The Texas Constitution allows the state governor to veto bills, but lets the state legislature override a veto with a two-thirds vote of both the House and Senate.
In fact, though, a governor’s veto in Texas can almost never be overridden. Why? Timing (see page 18 of this report) (Links to an external site.). Most vetoes happen after the Legislative session has ended.
In 2009, the House approved an amendment to the Texas Constitution, H.J.R. 29 (Links to an external site.), which would have allowed the legislature to call itself into special session briefly to consider overriding gubernatorial vetoes. This report (Links to an external site.) by the House Research Organization explains how it would work.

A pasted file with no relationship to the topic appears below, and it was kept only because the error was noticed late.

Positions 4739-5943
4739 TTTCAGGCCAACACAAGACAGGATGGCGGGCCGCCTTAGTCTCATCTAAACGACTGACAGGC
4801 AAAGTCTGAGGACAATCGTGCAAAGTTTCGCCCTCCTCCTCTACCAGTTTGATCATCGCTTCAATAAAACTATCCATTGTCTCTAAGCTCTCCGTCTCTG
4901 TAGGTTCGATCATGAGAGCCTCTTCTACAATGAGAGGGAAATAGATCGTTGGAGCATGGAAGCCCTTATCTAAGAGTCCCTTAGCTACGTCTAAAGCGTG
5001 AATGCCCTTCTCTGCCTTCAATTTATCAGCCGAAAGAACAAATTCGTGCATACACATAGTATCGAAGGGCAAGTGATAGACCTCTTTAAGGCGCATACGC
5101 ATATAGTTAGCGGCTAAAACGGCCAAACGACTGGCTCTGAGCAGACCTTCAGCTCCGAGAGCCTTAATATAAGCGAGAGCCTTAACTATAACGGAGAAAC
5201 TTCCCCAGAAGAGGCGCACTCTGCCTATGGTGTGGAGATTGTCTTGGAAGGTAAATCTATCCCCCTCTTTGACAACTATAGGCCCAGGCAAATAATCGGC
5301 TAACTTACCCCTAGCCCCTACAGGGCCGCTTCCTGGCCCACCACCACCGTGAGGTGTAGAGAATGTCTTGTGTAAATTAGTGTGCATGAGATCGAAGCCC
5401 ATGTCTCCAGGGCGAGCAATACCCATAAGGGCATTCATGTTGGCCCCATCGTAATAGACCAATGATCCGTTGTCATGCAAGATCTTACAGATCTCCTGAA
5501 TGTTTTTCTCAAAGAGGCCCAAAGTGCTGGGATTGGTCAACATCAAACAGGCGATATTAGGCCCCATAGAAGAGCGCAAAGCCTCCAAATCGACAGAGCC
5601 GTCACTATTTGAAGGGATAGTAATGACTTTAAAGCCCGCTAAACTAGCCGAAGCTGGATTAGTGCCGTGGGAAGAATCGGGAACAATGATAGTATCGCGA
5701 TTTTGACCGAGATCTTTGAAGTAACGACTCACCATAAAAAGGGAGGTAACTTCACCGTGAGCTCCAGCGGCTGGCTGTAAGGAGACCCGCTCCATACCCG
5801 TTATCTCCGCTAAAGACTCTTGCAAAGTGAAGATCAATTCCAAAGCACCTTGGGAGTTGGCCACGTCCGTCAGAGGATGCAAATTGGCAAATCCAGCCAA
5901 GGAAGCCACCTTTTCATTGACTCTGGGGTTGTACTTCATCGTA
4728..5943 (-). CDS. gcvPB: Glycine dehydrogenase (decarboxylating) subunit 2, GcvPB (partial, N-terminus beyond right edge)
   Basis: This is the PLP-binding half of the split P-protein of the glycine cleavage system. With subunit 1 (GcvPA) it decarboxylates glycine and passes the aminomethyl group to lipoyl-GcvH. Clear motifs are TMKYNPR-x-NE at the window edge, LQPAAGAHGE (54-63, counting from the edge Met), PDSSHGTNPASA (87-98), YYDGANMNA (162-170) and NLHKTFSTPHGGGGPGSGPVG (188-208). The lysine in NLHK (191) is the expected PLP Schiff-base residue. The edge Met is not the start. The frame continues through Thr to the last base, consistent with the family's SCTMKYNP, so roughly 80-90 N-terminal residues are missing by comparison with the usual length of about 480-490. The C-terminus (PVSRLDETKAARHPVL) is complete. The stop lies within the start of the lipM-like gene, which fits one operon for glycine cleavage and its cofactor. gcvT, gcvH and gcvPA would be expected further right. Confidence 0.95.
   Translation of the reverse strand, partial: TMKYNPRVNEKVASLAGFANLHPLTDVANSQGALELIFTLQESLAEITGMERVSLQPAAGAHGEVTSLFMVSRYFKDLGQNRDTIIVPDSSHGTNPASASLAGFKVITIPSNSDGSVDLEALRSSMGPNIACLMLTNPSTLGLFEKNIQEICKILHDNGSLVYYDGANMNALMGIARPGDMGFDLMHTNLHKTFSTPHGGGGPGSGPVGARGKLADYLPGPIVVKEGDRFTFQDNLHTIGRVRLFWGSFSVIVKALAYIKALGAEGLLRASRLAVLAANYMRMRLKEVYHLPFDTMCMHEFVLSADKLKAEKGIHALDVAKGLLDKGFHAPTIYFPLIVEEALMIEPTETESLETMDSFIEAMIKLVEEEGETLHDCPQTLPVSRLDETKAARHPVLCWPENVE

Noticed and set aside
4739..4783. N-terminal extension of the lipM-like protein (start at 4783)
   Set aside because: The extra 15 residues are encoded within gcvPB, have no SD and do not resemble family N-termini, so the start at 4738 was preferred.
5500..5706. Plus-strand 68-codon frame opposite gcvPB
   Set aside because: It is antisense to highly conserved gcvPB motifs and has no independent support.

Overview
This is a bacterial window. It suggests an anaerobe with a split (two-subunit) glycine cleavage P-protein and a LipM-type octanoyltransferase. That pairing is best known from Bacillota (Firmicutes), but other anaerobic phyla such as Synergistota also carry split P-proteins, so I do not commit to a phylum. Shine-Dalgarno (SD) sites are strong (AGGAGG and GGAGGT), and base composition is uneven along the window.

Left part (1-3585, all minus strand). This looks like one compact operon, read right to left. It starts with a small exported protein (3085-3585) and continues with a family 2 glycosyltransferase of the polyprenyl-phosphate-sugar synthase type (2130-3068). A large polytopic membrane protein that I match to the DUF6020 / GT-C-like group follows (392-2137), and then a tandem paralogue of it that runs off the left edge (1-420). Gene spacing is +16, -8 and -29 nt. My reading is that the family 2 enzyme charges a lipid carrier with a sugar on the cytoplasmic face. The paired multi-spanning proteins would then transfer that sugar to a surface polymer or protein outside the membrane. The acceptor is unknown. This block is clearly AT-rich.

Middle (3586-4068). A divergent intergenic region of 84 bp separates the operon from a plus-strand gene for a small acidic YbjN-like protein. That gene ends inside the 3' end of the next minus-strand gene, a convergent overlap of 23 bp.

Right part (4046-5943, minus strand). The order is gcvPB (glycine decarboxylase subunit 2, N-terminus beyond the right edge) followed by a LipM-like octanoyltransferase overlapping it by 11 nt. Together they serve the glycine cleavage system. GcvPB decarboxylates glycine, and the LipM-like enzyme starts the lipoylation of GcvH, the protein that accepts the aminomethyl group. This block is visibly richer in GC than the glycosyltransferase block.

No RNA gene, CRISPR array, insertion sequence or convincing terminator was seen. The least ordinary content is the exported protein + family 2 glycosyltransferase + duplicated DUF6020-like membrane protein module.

Imagine you are a state representative, speaking to a group of your constituents at a town hall meeting. You are asked whether you would support this idea. Post a paragraph explaining to your constituents what you think about this proposed amendment, and why you would support or oppose it.